Nevertheless, we must look at the existing issues of China’s banking sector in an objective manner. As Mr. Deng Xiaoping pointed out in 1993, the issues we are facing after development are no fewer than those before development. Facts have proven that he was right.

2. To strategically facilitate the banking sector to transform the development mode

President Hu Jintao stressed that it is of necessity to accelerate the transformation of development mode so as to adapt to major changes in global demand structure and match the new characteristics of China’s socio-economic development. The banking sector in China must remain cool-headed, adopt a broader vision and think more proactively, and strategically accelerate the transformation of development mode.  

Firstly, continued efforts must be made to boost business innovation. In 2010, One fourth of funds raised by non-financial corporate sector in China came from direct financing in the stock and debt markets. Diversification of the financing structure has become an inevitable trend. Of course, there are still many issues. Given the decreased potential of conventional banking business model, banks must make efforts in the following three regards. First is to focus more on financial services for small and micro-enterprises. With the rapid growth of the direct financing market, large and high-quality enterprises are walking away from credit funds. Commercial banks must break the conventional practice of extending loans to large borrowers while firmly sticking to minimum requirements on loan concentration. In recent years, commercial banks have started to make explorations in this regard and have made some preliminary results. In some banks, retail loans contributed to 30% to 40% of all loans extended in 2010. Their practices have fully demonstrated that supporting small companies would lead to increased risk diversification and marginal benefit, and flexible risk pricing would add up to the competitive edge of those banks that are better at serving small companies. Second is to focus more on financial services for individuals. The provision of private financial services tailored to individual needs is a new opportunity for profit growth. The areas worth expecting include: to provide simple, convenient and credible financing products providing long-term positive risk-adjusted return in response to China’s ageing trend; to offer more diversified portfolios of global asset management products in response to the growing number of middle-class population; and to offer innovative financial products in support of the production and consumption of spiritual products, such as culture and tourism, while enriching the offering of financial products to support the production and consumption of material products, in response to the need to boost consumption. Third is to focus more on capturing the strategic opportunity in the fast-growing direct financing market. Banks should work hard to improve the delivery of settlement, clearing and custody services at home and abroad, and become premium retail distributors and managers of related financial products, by leveraging on their physical outlets across the country and convenient e-networks and tapping into their abundant professional human resources.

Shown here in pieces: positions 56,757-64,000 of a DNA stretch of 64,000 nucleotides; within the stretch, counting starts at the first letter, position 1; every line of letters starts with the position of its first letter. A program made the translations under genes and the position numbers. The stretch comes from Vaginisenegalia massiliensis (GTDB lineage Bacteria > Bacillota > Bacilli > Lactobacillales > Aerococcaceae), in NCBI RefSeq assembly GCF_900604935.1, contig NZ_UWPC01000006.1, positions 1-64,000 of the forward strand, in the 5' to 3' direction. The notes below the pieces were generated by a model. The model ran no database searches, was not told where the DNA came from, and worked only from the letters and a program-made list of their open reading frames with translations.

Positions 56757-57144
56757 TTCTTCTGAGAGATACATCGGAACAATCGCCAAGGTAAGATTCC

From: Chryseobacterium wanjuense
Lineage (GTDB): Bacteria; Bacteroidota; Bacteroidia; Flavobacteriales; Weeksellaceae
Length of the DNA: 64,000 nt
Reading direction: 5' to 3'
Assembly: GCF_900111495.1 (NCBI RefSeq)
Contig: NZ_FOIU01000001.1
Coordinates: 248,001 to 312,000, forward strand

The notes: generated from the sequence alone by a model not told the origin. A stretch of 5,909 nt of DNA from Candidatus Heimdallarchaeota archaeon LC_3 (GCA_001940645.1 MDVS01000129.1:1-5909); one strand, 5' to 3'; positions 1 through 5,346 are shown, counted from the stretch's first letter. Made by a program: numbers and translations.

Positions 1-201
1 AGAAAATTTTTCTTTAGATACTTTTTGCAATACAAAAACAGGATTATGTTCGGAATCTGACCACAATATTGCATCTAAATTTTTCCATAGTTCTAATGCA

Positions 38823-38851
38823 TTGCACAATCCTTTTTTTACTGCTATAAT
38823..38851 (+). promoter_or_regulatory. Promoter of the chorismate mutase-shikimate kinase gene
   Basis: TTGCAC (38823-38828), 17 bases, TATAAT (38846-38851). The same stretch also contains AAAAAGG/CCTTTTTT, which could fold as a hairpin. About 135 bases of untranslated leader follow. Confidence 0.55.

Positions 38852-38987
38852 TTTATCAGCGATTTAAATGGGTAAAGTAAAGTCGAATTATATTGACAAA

Secondly, the banks must improve the capability of performing due diligence and selecting quality clients. China’s economy is, on the whole, embracing both growth opportunities and challenges. Some of the clients have made progress in terms of business ethics and corporate governance, while others have slipped back in this regard. Particularly at a time when China is fighting against inflation and exercising controls over the economic aggregate, the banks need to draw on modern methods of selecting clients and perform due diligence checks. From a development perspective, it is a must to select clients and such a practice also embodies the spirit of making specific analysis to address a specific issue.